For much of the ’90s, virtual reality seemed on the verge of breaking through to the mainstream consumer market, with gaming accessories and Hollywood blockbusters all hailing it as the next big thing. Consumers were never convinced by what was offered though, and the bright future of headset-based entertainment and productivity technologies hasn’t quite yet materialized. More recently, wearable technologies and mobile computing seemed to offer a second chance for widespread adoption of VR, but for a variety of reasons, from hardware problems to social concerns, the second virtual revolution is still happening more slowly than we anticipated. Part of the reason could be that, surrounded as we now are by screens, having an extra pair to wear seems excessive.
AR, or augmented reality, is an attempt to take that issue, and reverse it. If the screens are already in place, and looking at the world through them has become normalized, then why not implement aspects of virtual reality through them? At the most basic level, augmented reality is an attempt to overlay location-specific information onto the screens that we tend to use to look at the world through – think things like phone cameras. By removing the need for additional hardware, and utilizing functionality that is already in place, augmented reality offers a way to provide the benefits of VR without the costs of buying into a new system. On top of that, because looking at a phone screen too, for example, take a photograph is already socially acceptable, using that same hardware for a different purpose bypasses any social issues people have had about other wearable technologies.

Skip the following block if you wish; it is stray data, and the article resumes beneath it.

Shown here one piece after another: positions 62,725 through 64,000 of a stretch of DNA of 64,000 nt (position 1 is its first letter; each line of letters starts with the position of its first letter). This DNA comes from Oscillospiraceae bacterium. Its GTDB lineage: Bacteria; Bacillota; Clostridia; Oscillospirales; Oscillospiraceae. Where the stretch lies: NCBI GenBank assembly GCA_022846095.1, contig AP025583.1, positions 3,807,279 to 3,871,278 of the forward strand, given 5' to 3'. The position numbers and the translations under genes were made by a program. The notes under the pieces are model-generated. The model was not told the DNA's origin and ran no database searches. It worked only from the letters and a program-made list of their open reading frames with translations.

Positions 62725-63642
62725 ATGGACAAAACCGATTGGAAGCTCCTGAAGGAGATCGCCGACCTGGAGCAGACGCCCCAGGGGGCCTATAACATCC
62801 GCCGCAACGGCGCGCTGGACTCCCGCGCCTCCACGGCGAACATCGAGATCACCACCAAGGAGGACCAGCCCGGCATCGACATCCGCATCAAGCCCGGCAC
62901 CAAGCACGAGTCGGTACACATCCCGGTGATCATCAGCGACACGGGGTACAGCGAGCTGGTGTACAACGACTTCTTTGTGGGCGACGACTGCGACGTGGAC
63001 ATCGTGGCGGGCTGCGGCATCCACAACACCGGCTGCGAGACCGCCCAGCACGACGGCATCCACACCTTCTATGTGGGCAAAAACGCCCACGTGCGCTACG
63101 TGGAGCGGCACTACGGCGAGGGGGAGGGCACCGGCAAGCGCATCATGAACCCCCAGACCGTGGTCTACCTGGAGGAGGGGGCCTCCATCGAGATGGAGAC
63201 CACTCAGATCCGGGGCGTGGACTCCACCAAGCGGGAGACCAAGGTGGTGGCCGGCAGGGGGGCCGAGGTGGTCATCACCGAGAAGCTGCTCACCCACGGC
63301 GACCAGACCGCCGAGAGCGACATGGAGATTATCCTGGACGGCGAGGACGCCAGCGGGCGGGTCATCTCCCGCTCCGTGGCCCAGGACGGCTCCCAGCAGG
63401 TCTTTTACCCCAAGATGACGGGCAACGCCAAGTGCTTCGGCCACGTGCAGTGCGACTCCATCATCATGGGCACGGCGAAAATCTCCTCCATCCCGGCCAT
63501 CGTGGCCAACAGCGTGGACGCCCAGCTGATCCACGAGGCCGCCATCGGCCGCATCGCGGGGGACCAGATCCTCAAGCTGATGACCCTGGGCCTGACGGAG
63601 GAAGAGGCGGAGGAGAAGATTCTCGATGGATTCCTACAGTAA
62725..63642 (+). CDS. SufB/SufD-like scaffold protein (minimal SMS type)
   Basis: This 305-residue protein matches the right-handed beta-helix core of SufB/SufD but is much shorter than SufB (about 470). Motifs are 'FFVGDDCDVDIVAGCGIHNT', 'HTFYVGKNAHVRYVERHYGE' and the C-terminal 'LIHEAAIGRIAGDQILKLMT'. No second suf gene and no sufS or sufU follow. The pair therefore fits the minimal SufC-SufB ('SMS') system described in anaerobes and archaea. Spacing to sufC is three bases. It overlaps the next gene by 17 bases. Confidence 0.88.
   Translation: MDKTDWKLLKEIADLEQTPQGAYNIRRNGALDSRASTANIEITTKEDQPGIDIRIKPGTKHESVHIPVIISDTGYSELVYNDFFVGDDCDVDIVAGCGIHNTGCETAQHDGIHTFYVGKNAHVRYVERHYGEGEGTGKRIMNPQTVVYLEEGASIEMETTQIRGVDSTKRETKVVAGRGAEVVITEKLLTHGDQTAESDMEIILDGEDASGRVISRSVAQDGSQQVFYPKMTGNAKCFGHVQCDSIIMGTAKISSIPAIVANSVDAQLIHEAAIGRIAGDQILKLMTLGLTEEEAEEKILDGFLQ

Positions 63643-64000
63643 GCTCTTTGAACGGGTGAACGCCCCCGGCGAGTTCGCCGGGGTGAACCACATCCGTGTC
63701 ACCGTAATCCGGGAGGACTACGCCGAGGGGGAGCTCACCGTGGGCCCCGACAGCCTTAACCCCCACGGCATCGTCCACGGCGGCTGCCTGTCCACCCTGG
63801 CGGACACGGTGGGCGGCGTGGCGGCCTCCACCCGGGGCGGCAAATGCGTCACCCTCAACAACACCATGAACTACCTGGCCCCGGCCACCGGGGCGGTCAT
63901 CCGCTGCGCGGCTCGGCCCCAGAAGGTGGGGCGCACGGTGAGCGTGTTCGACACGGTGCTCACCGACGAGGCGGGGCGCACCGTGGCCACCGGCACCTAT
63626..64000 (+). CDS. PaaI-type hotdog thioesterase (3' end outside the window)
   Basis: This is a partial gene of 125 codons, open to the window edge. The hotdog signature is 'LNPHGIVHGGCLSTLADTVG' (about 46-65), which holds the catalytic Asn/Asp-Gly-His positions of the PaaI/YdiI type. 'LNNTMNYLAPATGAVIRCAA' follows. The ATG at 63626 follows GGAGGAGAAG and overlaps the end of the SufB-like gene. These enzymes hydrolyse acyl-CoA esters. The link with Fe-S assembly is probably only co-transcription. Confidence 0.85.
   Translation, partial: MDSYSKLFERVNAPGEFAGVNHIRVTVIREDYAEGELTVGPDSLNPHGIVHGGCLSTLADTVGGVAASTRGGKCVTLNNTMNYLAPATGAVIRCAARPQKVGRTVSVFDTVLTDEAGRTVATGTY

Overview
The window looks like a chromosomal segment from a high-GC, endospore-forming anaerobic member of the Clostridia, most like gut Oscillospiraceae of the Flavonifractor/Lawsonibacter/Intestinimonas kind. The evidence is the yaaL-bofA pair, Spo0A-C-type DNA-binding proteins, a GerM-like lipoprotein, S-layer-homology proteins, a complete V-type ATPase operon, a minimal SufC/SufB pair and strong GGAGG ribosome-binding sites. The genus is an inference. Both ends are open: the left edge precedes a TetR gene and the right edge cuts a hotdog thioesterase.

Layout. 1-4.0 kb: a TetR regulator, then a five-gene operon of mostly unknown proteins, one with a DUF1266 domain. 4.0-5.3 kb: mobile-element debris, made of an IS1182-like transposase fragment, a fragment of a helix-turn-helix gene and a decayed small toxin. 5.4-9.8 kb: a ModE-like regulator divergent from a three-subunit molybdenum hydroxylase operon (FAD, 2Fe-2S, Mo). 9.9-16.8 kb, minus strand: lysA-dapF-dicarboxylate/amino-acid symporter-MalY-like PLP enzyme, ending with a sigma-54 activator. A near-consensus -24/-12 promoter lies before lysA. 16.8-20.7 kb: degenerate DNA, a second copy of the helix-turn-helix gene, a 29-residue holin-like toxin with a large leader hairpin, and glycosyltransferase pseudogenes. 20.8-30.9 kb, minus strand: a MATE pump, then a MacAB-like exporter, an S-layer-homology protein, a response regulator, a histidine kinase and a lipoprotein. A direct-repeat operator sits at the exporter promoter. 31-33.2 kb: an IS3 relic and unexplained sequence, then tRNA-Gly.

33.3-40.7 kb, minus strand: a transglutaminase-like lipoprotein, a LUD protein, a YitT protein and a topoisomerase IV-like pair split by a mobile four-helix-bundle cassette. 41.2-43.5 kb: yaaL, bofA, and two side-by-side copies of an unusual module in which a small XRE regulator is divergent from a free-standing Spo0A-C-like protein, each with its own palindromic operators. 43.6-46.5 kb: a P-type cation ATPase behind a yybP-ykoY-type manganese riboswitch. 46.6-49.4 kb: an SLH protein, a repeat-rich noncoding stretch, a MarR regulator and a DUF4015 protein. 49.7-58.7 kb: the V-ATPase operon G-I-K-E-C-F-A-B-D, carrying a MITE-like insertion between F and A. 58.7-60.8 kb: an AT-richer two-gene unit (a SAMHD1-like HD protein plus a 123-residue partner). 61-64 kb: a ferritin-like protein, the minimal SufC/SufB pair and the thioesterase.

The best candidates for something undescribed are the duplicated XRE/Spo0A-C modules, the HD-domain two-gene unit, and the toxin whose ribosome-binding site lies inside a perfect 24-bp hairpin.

One of the first major iterations of augmented reality was, unsurprisingly, a gaming technology. Pokémon Go took the world by storm within days of its launch, allowing players to walk around and capture monsters via their phones. While it may not have had much of a lasting cultural or practical effect on the way AR technology is used, it certainly made many more people aware of the potential for AR in a day to day life. With the development of widespread use of the software, hardware manufacturers followed suit (also by employing companies like TSH at the startup stage), and now almost every smartphone release incorporates some method of more and more precise measurement of the hardware’s physical location in the world, specifically with AR possibilities in mind.
Hardware development is perhaps the area that AR will struggle the most; as a technology, it relies almost completely on accurate spatial measurements, which in turn rely on very carefully calibrated and constructed arrays of cameras and sensors, packed into ever-smaller packages. Manufacturers have taken the challenge head-on, however, and a device’s ability to accurately measure size and distance now make up as an integral part of most marketing drives as heart-rate monitors and network speed. With hardware manufacturers pushing for its use, and the public willing to adopt it when the benefits are made clear, the likelihood is that before long, augmented reality will be as commonplace as any other mobile technology available.